Joint Press Release
October 20, 2020
Statement by Governor Brainard
The financial crisis provided a devastating reminder that liquidity distress at a large bank can quickly metastasize into broader fire sales and run dynamics. To address this systemic risk, the post-crisis regulatory framework introduced two complementary liquidity requirements. The liquidity coverage ratio is intended to ensure a bank has sufficient high quality liquid assets to cover short-term cash outflows in a stress situation. By requiring that banks hold stable funding matched to the maturity profile of their assets out to a one-year horizon, the net stable funding ratio (NSFR) is intended to guard against the risks associated with funding higher-yielding long-term assets with cheaper and less stable short-term wholesale funding. Given that the largest banks were generally in compliance with the NSFR by early this year in anticipation of its finalization, along with other post-crisis requirements, the resilience of the banking system during the COVID-19 crisis can be seen as a validation of the new capital and liquidity framework.
I supported the NSFR proposed rulemaking in 2016. I also support exempting banks with assets in the range of $50 to $100 billion from the modified 70 percent NSFR requirement in the proposed rule, consistent with the requirements of S.2155. Unfortunately, the final NSFR rule goes beyond the statutory requirements and weakens the NSFR relative to the proposed rule. The NSFR requirement is reduced from 100 percent in the proposed rule to 85 percent in the final rule for almost all banks in the asset size range of $250 to $700 billion, despite the clear lesson from the crisis that liquidity stress associated with maturity mismatches for large banks in this size range poses serious contagion risk. Similarly, for almost all banks with assets between $100 to $250 billion, the NSFR is eliminated entirely, as compared with a modified 70 percent NSFR requirement in the proposed rule.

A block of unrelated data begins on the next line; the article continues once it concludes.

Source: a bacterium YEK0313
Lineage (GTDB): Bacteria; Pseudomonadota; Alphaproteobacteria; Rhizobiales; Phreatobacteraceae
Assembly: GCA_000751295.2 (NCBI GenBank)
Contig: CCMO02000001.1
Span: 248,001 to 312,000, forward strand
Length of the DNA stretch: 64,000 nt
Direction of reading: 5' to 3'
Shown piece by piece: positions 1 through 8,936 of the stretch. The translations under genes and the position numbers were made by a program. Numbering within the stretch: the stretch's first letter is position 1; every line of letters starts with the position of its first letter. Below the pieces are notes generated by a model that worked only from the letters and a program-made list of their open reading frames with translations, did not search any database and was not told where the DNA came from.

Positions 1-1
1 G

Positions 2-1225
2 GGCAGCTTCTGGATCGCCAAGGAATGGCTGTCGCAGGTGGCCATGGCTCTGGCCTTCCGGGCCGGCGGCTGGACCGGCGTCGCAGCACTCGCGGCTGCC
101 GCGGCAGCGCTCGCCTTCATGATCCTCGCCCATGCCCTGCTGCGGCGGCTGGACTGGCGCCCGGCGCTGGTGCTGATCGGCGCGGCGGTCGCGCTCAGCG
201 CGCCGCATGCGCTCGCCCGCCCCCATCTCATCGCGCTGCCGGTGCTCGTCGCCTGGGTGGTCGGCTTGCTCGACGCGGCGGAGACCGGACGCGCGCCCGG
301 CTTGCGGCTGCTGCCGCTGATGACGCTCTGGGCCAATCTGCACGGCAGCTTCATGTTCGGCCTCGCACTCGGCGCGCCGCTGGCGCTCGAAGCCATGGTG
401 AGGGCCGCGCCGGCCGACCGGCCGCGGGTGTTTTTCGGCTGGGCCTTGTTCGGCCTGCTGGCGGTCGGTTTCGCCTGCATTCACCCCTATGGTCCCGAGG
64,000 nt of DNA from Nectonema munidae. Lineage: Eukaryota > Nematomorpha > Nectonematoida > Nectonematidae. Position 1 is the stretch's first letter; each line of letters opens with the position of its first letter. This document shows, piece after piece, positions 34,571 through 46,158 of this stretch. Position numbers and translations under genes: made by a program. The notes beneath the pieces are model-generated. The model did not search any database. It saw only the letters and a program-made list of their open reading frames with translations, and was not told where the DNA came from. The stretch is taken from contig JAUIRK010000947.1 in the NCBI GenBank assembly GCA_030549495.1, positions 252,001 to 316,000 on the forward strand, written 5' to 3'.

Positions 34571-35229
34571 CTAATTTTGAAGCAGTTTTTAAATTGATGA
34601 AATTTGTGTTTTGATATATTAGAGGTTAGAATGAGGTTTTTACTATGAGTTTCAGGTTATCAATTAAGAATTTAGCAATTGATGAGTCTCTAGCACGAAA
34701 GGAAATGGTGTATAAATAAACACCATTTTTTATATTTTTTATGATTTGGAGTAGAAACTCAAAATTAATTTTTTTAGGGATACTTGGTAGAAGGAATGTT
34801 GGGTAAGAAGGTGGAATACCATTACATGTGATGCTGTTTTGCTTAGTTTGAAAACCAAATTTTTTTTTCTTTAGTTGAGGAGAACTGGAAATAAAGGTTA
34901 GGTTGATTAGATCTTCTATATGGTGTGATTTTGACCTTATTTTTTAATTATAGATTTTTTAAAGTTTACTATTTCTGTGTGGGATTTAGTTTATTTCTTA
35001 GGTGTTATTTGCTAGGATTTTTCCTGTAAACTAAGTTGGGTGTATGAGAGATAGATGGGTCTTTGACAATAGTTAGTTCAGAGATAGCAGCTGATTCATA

Finally, although I would have supported some moderation of the required stable funding (RSF) for Treasuries and Treasury reverse repos relative to the Basel standard, the decision to eliminate the requirement entirely is not prudent. A small RSF requirement is warranted to mitigate systemic fire-sale risks and reduce the need for central bank emergency intervention at times of stress.